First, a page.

Category Archives: Quarantine

Nora Ephron Was Right, About Everything. (Notes from a Quarantine.)

A word about my neck in this era of Zoom. In addition to the buckets of concealer I’ve had rushed to the house (also something called brightening cream, which begs the question: What exactly is it that I’m brightening?), I have also dug out a couple of turtleneck sweaters. If I knew how to wear a scarf, I’d dig out some of those too, but when I wear a scarf, I look less Parisian and more like I’ve had neck surgery and am walking around with a gaping floral bandage. But every time I facetime a friend or look into that dreaded  Zoom camera, it seems that my own neck has suddenly been replaced by my grandmother’s neck. I loved my grandmother. I miss my grandmother. But I do not want to see her neck staring back at me. Hence, the turtlenecks.

I tell you this because we here are in week three of The Grand Quarantine, more or less. We finished two weeks to emerge full force into — severe social distancing. Although some of our children had envisioned giant dance parties with everyone they’d ever met, after which they’d collapse into a heap on the couch and all sit in close proximity and eat popcorn out of the same bowl, that was not in the cards for us — or anyone, really. We can leave the house to take walks or runs, but not really with who are not members of our family (of whom we are all incredibly sick and tired), and if we do we must stand six feet apart. We can still do no otherwhere socializing and go nowhere that is not essential. But because this is week three for us and week one for just about everyone else, I have been fielding texts and calls from people asking me for advice.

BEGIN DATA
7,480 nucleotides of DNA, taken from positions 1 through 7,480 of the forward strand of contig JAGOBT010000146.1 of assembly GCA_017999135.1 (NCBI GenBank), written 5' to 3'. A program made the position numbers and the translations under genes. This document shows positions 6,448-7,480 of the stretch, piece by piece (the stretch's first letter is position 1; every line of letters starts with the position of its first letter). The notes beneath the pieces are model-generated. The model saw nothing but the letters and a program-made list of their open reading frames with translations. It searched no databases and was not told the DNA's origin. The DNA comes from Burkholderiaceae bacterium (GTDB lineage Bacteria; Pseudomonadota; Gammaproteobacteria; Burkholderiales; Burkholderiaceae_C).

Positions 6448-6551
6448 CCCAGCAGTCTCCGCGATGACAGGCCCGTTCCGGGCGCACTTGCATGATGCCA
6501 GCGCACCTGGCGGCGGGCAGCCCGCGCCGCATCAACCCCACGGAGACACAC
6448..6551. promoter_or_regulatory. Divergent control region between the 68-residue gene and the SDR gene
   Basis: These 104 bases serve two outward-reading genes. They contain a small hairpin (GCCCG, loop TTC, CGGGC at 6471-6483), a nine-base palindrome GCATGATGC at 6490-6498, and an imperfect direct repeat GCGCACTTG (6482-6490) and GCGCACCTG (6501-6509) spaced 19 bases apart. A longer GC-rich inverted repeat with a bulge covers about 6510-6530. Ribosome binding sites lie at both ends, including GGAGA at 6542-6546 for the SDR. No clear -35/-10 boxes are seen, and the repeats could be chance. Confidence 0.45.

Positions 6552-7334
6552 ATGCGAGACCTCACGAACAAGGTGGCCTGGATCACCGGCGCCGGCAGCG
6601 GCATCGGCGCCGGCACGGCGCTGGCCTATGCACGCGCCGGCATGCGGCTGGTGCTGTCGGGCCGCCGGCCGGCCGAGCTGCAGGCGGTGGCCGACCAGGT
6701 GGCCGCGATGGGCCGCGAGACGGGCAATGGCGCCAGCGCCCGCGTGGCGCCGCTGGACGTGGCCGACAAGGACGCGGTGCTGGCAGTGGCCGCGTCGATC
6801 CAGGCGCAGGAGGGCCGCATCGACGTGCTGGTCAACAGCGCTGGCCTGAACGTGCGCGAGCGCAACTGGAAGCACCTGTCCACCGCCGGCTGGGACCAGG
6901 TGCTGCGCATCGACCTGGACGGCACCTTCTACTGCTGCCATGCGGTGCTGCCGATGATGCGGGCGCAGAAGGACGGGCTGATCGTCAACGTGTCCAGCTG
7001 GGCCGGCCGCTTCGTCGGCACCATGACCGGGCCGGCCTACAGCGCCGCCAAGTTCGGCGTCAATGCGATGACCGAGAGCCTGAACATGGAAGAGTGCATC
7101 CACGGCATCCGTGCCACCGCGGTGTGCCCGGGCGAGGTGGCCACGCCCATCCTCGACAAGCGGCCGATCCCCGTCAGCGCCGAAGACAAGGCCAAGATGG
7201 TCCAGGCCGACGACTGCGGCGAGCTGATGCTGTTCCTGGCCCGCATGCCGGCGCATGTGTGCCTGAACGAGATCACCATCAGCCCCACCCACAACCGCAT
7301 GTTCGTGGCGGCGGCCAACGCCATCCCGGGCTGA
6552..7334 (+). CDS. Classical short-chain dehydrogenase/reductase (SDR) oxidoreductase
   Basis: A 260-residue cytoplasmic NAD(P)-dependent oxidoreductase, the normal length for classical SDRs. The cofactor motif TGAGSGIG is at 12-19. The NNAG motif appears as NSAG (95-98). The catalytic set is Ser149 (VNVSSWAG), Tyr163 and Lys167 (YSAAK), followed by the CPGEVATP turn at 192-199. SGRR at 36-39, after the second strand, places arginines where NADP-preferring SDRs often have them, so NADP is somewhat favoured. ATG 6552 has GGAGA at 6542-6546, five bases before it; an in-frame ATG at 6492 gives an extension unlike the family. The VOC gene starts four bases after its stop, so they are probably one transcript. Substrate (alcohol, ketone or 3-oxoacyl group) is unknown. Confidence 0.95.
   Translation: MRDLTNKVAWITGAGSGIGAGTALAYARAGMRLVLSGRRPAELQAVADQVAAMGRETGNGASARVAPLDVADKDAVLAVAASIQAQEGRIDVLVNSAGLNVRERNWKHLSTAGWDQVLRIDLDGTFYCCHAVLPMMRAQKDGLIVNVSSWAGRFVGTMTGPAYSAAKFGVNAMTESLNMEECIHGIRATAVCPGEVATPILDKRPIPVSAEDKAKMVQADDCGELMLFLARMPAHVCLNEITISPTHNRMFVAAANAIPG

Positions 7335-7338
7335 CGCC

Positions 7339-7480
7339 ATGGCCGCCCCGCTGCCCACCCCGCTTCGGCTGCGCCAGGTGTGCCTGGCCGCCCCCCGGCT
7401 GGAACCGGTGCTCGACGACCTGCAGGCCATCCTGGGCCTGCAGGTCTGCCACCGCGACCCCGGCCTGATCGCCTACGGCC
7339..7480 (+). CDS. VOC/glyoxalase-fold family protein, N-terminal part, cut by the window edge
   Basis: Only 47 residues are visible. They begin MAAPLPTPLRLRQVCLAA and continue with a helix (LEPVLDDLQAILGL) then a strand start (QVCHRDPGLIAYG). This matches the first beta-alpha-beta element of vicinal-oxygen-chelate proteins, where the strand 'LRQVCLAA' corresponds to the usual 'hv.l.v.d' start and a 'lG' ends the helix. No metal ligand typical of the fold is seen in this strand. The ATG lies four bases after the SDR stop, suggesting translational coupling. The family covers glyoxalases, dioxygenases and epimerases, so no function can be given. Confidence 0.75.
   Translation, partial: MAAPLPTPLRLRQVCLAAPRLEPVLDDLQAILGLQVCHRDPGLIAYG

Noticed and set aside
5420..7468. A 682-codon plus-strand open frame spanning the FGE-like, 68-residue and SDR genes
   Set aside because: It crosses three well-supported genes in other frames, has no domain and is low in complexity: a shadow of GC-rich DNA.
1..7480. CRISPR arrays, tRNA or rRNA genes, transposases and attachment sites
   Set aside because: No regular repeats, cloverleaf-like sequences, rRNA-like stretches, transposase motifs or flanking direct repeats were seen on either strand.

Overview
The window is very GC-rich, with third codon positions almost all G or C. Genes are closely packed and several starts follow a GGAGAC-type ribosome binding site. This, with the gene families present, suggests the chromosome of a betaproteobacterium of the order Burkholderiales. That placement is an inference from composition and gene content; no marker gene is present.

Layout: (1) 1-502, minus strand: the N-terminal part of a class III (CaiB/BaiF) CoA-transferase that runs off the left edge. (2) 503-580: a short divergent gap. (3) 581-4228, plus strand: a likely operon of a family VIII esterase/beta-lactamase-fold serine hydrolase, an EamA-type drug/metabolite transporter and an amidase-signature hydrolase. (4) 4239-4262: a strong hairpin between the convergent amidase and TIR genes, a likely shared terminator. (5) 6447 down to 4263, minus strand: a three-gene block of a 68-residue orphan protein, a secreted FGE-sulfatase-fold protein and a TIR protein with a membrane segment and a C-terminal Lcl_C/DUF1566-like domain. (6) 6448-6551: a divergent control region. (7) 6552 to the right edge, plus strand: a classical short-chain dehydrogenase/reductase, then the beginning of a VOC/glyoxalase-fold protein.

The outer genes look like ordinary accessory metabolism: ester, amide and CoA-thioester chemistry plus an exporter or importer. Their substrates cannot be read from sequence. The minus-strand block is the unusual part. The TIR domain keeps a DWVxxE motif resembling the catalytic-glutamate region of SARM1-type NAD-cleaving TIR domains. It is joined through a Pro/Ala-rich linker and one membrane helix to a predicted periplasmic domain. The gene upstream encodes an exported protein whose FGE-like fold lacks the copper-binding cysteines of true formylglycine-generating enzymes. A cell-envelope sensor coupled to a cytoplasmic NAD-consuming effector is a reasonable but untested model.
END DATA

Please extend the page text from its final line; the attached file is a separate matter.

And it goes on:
I have been waiting forty-something years to be an expert in something and now I am an expert in quarantine. 

  1. So, my first piece of advice is go do something about your face and neck. You’ll be seeing a lot of it and you’ll thank me for it in three weeks when you try to buy makeup and turtlenecks and there is none left anywhere in the world because women are smart that way. (Also, if you’re a user, you’d be wise to get your hands on some of that root touch-up hair dye. Things are shitty enough already. Nobody needs to add insult to injury by having to go gray before she is ready.)
  2. Don’t go overboard on the cleaning. Take it from me. Sure, wipe a counter or two, but take it easy because two weeks is just the beginning and if you go nuts now you’ll run out of steam and in three weeks you’ll be living in a frat house and eating pizza off the floor with a family of fat roaches.  Slow and steady wins the race. 
  3. There is always room for self-improvement. Although I’ve slowed down in terms of wiping things down, I have decided that it’s time for me to make my bed. Previously, I was not a believer in bed-making. I like to think of myself as clean but not neat (although I have a rule about not having to shower on vacation — ask me about that another time). At the end of the day I am just fine collapsing on top of a tangled heap of blankets and sheets and fall asleep, knowing full well that M will come along and have to make the bed around me just to get some sheets for himself. (I’m nice that way.) This week I decided enough was enough. The kids are decamped into every corner of the house and I end up working in the bedroom. And really, there’s only so much staring at a messy bed even I can take. (Still, I’d rather look at a messy bed than my neck. Any day.) Next week I will be trying to fold my clothes. Until now, I have been more of a bundler. But enough about this…
  4. Be careful what you wish for. Several friends have told me they have put signs up in their kitchens instructing their family members to place all dirty cups and dishes in the dishwasher. I know better than to try any more signs in this family (fool me twice, kids — too many have been defaced and rewritten), but I did make a public service announcement: ALL DISHES MUST BE RINSED AND PLACE INSIDE DISHWASHER. EFFECTIVE IMMEDIATELY! Several hours later I opened the dishwasher and it looked like that game we played as kids – PLEASE DON’T TIP THE WAITER. – where you basically make a tower of wobbly dishes until the whole thing tips over. In the time in took me to empty and reload the mess of filthy, food-caked dishes I could have made my bed several times over